One in every eight Irish jobs is in agriculture and food processing, or agrifood. Proportionally, that makes the industry as important to Ireland as the car industry is to Germany. In the U.K. province of Northern Ireland, where 1.8 million people live, the agrifood industry accounts for about 70,000 local jobs.
Because of its strong market position in the U.K. - which is the destination for 37 percent of Irish food and drink exports - and highly integrated supply chains across both Ireland and Northern Ireland, farmers' and food processors' jobs are particularly vulnerable to any change in trade and border policy resulting from Brexit.
"One unanswered question that affects every dairy company in Northern Ireland, and indeed in the Republic of Ireland, is the market displacement. What access are we going to have post-March 2019 to those markets we have serviced for many many years?" asked Gabriel D'Arcy, chief executive of dairy cooperative LacPatrick, whose suppliers number more than 1,050 farmers across both the Irish Republic and Northern Ireland.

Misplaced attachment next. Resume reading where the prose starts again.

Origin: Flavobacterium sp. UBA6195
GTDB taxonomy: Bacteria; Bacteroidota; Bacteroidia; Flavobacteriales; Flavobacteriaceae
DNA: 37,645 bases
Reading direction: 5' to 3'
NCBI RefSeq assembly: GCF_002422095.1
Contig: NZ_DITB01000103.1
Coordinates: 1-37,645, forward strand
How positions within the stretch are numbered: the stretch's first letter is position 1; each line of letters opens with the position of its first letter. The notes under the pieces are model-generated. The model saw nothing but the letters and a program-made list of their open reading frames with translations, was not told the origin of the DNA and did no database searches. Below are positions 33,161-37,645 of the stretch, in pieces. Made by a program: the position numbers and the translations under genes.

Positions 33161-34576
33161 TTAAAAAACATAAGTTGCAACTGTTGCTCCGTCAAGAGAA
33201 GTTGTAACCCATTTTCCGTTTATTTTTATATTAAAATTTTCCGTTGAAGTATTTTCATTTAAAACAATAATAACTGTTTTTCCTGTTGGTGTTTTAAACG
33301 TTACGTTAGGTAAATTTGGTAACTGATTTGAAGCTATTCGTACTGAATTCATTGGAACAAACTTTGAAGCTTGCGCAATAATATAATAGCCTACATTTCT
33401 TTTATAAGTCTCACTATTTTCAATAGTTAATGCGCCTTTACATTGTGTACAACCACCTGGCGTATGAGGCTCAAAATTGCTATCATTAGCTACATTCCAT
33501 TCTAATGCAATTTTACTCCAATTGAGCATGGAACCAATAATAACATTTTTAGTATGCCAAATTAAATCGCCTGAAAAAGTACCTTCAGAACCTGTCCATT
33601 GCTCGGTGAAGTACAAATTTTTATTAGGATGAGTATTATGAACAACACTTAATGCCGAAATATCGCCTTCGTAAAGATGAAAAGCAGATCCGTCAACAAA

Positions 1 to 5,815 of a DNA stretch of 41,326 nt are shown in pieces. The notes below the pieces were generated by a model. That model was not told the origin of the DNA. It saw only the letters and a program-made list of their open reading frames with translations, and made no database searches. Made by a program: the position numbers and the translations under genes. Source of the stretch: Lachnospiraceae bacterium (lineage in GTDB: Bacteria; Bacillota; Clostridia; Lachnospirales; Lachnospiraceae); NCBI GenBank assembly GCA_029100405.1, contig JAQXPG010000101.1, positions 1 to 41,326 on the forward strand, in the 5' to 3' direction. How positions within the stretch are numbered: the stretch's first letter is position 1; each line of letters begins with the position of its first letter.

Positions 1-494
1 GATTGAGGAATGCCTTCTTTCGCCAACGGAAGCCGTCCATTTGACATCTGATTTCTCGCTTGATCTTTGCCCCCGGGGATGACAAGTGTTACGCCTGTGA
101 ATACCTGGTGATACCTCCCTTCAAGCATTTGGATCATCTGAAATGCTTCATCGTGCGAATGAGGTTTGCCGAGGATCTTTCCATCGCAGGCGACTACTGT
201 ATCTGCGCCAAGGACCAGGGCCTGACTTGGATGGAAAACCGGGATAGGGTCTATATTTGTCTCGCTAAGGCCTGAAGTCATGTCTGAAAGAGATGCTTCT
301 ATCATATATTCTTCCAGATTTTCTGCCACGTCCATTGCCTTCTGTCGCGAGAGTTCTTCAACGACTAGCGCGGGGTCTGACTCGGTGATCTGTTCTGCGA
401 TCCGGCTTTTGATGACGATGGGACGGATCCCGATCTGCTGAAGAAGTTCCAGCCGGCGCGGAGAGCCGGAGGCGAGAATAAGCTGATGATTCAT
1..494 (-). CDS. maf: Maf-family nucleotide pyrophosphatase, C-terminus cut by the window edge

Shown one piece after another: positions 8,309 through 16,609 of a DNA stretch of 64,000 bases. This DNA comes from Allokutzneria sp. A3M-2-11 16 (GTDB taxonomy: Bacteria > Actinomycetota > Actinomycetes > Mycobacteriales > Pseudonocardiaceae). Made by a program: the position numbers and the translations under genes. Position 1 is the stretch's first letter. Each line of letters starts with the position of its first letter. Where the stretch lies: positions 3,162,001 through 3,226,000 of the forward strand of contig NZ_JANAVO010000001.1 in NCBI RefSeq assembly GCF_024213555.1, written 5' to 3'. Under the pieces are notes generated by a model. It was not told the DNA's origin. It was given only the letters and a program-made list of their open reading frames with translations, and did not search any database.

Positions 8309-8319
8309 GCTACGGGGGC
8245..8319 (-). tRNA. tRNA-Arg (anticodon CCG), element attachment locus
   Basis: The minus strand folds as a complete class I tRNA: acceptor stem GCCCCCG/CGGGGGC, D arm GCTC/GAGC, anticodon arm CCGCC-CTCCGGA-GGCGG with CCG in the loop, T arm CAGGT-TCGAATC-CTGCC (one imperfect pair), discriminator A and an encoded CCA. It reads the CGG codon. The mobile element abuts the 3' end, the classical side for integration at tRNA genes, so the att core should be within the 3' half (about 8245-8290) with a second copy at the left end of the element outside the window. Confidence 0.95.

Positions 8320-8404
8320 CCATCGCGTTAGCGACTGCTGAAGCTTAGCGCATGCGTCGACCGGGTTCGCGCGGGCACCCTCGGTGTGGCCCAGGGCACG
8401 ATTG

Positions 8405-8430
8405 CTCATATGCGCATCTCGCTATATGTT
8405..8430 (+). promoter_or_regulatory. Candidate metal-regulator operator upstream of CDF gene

"It's hard to know exactly, but almost any scenario that we can envisage will be negative," TJ Flanagan, chief executive of the Irish Co-operative Organisation Society (ICOS), told CNBC in Dublin. "We currently import about 800 million litres of milk per annum from the U.K. That's about 100 truck movements every day of the year, from north to south." ICOS represents more than 130 co-ops and livestock marts across Ireland.